49-year-old Nirav Modi is currently lodged in a UK jail after being arrested in London in March, 2019.
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Crown Prosecution Service barrister Helen Malcolm argued against permission to appeal by reiterating that the expert evidence on Nirav’s mental health has not been disputed.

49-year-old Nirav Modi is currently lodged in a UK jail after being arrested in London in March, 2019.
49-year-old Nirav Modi is currently lodged in a UK jail after being arrested in London in March, 2019.

LONDON: Nirav Modi faces a “substantial risk” of suicide amid an “overwhelming” impact of COVID-19 at Arthur Road Jail in Mumbai, where he will be lodged on being extradited, the High Court in London was told during an extradition appeal hearing on Wednesday.

Justice Martin Chamberlain presided over the “renewal application” hearing, held under the court’s COVID-19 video conferencing setting, and has reserved his judgment, to be handed down in writing at a later date, on whether to grant Nirav permission to appeal against his extradition ordered by District Judge Sam Goozee in February and certified by UK Home Secretary Priti Patel in April.

The bearded 50-year-old diamond merchant, wanted in India to face charges of fraud and money laundering in the estimated USD 2-billion Punjab National Bank (PNB) scam case, observed the remotely held court proceedings from his Wandsworth Prison in south-west London dressed in a black suit and white shirt.

Helen Malcolm, the Crown Prosecution Service (CPS) barrister appearing on behalf of the Indian authorities, argued against permission to appeal by reiterating that the expert evidence on Nirav’s mental health has not been disputed and that the regime awaiting him in Mumbai is based on assurances from the government of India of adequate medical care.

“Such a high level of diplomatic assurance has never been breached,” she said, a point also asserted by the counsel appearing on behalf of the UK Home Secretary.

“There is nothing to suggest that the speciality arrangements in place (under the UK-India Extradition Treaty) are not effective,” said Rosemary Davidson, as she countered the defence team’s representations based around other Indian extradition cases involving former Kingfisher Airlines boss Vijay Mallya and alleged cricket bookie Sanjeev Chawla.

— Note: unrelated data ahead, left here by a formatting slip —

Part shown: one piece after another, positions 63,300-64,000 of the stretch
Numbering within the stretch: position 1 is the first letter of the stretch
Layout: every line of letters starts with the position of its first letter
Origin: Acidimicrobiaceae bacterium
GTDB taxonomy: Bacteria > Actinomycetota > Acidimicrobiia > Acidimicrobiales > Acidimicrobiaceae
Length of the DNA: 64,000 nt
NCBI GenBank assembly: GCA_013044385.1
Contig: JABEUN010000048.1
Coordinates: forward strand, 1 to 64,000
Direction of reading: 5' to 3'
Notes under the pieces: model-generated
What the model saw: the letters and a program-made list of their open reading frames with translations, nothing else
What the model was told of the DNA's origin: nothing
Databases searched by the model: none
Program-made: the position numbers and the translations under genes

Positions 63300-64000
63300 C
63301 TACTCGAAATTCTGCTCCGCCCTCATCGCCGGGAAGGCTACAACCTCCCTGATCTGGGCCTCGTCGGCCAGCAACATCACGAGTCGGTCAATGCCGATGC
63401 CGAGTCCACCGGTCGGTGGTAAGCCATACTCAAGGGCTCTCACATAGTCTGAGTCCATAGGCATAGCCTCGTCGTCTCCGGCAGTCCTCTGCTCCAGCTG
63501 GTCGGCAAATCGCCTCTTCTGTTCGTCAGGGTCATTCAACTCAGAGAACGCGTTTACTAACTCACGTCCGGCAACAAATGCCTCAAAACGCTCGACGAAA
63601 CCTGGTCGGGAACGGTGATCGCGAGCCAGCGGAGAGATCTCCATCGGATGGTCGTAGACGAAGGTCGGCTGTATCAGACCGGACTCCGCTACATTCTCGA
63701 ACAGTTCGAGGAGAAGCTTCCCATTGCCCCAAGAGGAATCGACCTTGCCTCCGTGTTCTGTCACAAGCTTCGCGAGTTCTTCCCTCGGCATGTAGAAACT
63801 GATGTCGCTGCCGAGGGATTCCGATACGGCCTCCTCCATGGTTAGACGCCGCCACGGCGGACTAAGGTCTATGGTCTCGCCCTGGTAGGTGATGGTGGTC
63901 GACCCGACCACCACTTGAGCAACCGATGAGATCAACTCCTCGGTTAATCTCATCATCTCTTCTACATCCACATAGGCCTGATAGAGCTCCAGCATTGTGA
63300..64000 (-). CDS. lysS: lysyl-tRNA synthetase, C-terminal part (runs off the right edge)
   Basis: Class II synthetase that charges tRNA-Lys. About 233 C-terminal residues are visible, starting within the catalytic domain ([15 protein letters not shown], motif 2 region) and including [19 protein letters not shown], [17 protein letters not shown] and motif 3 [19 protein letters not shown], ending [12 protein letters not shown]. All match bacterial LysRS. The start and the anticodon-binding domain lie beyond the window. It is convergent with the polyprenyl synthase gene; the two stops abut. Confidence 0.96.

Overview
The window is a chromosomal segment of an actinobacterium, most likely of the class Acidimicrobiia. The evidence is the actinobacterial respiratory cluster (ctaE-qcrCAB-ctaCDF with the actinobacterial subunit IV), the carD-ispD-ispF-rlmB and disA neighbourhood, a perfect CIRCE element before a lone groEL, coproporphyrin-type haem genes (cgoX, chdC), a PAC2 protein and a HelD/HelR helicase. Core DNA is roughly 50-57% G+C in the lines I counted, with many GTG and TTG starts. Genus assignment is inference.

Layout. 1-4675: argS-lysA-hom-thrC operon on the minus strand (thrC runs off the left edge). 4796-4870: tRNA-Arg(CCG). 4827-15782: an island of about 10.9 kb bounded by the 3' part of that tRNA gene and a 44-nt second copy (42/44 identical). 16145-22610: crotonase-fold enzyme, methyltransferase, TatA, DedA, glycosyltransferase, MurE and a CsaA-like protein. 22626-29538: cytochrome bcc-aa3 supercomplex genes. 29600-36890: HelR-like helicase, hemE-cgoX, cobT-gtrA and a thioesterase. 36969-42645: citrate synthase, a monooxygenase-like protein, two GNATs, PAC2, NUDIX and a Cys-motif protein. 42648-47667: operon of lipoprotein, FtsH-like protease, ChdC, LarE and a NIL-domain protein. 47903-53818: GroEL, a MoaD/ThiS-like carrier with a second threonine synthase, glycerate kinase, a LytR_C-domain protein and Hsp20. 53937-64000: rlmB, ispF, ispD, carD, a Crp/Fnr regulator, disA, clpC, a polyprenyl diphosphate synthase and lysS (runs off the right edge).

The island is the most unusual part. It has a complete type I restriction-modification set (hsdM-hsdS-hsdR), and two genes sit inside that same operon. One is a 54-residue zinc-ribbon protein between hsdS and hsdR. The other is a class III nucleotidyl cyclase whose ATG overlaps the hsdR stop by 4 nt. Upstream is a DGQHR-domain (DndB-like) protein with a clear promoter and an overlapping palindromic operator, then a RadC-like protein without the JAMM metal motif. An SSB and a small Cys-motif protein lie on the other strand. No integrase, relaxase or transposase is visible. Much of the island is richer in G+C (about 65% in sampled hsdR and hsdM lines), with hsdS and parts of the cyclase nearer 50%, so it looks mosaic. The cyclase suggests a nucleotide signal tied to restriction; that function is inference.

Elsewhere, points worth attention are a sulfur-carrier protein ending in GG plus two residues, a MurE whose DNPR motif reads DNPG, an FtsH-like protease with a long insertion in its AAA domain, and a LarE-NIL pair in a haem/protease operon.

Opening the hearing earlier on Wednesday, Nirav’s lawyers sought to establish the grounds for a full High Court appeal hearing by claiming it would be oppressive to extradite him due to his mental condition that could lead to suicidal impulses, given his family history of suicide of his mother, and that he is at risk of a “flagrant denial of justice” in India.

Nirav’s barrister Edward Fitzgerald argued that District Judge Goozee made a “succession of errors” in his ruling in favour of extradition in February, when he concluded that not only was Nirav’s severe depression not unusual given his incarceration, but that he did not exhibit an immediate impulse to commit suicide.

“The District Judge was wrong to hold that there was nothing unusual about the Appellant’s (Nirav Modi) mental condition; and wrong to focus on his present fitness to plead,” said Fitzgerald.

“As to the District Judge’s conclusion that ‘the Applicant’s condition will improve on his return’ and ‘there will be an amelioration of his current conditions of detention’, that finding was perverse on the evidence before him and unsustainable in the light of the new evidence. It was based on his assessment that the conditions in the prison at Arthur Road, Mumbai will be better than they are at HMP Wandsworth,” he noted.

Nirav’s lawyers relied on expert evidence from forensic psychiatrist Dr Andrew Forrester, presented previously at Westminster Magistrates’ Court in London. “In my opinion, Nirav Modi should now be considered at substantial (meaning high), albeit not immediate, risk of suicide,” reads Forrester’s assessment in his report dated August 27, 2020.

The lawyers also submitted fresh evidence to claim the COVID-19 pandemic is “overwhelming to the effect that the new outbreak of COVID renders the healthcare system on the brink of collapse”. Fellow barrister, Ben Watson, argued that Judge Goozee was led into error when making his ruling in favour of a prima facie case against Nirav over the “scope” and nature of the PNB scam conspiracy.

The defence once again sought to question the admissibility of a lot of the evidence submitted by the Central Bureau of Investigation (CBI), saying it is an issue that has “bedevilled many Indian extradition requests”.

“That is to say it’s an argument that has been tried a number of times,” countered Helen Malcolm, as she categorised it as re-submitting of evidence already dealt with by the District Judge.

In relation to the Home Secretary’s extradition order of April, it was argued that she should not rely on Indian government assurances. “She (Priti Patel) failed totally to address the evidence of other breaches of commitments made to both the UK and to third states,” claimed Fitzgerald.

Nirav is the subject of two sets of criminal proceedings, with the CBI case relating to a large-scale fraud upon PNB through the fraudulent obtaining of letters of undertaking (LoUs) or loan agreements, and the Enforcement Directorate (ED) case relating to the laundering of the proceeds of that fraud.

He also faces two additional charges of “causing the disappearance of evidence” and intimidating witnesses or “criminal intimidation to cause death”, which were added to the CBI case.

India is a designated Part 2 country by virtue of the Extradition Act 2003, which means it is the UK Cabinet minister who has the authority to order a requested person’s extradition after all legal issues are dealt with in the courts.

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